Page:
Late-Life Accumulation, Proliferation, and Stagnation of Home Contents: An In-Depth Qualitative Study of Ten Aging in Place Dwellers
dispossession, Household disbandment, late-life decumulation, possession divestment, ridding of possessions
Journal of Aging and Environment
Due to continued societal affluence, the households of many older people aging in place contain innumerable items, each with a complex story of origin, selection, and provenance. Excess possession accumulation can induce stress, create fall hazards, and impact indoor air quality. Often the burden passes to heirs who distribute or eliminate what is left behind after the death of the elder, an unpleasant task no matter the circumstances. Although academic discourse addresses the disbandment of households during late-life residential downsizing, issues related to accumulation and dispossession within the lives of people who continue to reside at home remain unexplored. The question, What is the collective cost of too much stuff? is a complex social issue for older people and their families, and one that requires additional research. This study reports possession management issues identified in a qualitative analysis of interviews with ten late-life older-old adults aging in place. Findings indicate that excess accumulation of possessions in a long-occupied home can lead to personal maladjustment and familial stress regarding eventual possession divestment. While future research must identify better strategies to alleviate the impact, this paper proposes active possession management as a necessary intervention in supporting older adults who age in place.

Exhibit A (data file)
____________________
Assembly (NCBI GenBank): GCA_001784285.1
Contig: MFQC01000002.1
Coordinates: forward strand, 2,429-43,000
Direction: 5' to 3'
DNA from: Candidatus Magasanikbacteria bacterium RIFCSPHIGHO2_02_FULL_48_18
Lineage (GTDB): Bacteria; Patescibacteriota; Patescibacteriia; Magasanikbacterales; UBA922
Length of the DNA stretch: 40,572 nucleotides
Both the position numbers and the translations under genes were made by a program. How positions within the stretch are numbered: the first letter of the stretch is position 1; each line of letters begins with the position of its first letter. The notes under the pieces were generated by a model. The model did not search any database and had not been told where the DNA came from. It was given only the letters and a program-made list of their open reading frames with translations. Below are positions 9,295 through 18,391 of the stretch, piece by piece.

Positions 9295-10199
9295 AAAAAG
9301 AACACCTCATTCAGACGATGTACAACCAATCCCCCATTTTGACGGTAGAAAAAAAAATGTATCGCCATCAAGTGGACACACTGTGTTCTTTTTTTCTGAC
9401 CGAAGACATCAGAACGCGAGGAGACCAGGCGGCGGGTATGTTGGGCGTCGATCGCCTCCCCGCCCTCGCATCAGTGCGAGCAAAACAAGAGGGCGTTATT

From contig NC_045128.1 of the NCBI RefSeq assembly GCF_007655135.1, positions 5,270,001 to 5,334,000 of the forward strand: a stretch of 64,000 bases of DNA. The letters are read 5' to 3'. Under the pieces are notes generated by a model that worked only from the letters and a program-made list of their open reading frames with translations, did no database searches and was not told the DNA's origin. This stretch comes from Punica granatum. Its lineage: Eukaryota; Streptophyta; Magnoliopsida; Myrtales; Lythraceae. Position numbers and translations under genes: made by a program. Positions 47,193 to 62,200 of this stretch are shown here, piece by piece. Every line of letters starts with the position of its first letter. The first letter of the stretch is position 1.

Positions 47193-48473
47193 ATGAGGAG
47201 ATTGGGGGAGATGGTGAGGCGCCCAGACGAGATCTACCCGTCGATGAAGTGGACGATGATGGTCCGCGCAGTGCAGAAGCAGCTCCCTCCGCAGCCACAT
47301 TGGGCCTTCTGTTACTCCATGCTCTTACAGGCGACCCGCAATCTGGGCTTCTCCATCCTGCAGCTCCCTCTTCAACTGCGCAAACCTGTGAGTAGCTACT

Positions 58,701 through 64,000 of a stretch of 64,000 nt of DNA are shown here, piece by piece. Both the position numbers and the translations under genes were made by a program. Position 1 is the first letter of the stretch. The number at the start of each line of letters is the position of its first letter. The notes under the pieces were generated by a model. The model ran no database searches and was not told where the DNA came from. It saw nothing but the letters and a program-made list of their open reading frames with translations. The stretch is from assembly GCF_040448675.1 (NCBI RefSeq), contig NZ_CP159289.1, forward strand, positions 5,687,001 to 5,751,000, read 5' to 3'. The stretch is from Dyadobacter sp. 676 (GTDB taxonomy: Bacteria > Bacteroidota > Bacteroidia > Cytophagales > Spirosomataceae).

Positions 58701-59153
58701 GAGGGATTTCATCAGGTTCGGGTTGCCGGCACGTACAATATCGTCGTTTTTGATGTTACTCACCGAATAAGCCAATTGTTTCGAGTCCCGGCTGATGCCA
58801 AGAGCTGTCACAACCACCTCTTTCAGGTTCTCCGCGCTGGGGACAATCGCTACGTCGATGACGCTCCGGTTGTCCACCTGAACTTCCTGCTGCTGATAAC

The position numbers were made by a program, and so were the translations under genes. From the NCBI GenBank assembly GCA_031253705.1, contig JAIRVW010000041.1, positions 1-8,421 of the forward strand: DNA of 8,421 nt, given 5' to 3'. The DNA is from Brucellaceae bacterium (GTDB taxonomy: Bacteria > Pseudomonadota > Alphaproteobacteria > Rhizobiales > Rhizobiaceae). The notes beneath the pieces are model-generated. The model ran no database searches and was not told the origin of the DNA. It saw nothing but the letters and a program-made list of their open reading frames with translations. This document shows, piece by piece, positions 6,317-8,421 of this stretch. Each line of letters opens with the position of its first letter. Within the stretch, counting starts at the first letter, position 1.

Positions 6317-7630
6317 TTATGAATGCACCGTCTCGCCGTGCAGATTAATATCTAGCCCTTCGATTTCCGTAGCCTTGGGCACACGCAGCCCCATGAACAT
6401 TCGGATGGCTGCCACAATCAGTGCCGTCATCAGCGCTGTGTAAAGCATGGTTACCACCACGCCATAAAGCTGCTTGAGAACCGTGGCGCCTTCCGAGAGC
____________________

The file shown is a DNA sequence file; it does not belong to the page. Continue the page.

School of Applied Human Sciences
Original Publication Date
DOI of published version
UNI ScholarWorks, Rod Library, University of Northern Iowa
Stafford, Gloria E. and Carter, Heather Carlile, "Late-Life Accumulation, Proliferation, and Stagnation of Home Contents: An In-Depth Qualitative Study of Ten Aging in Place Dwellers" (2021). Faculty Publications. 193.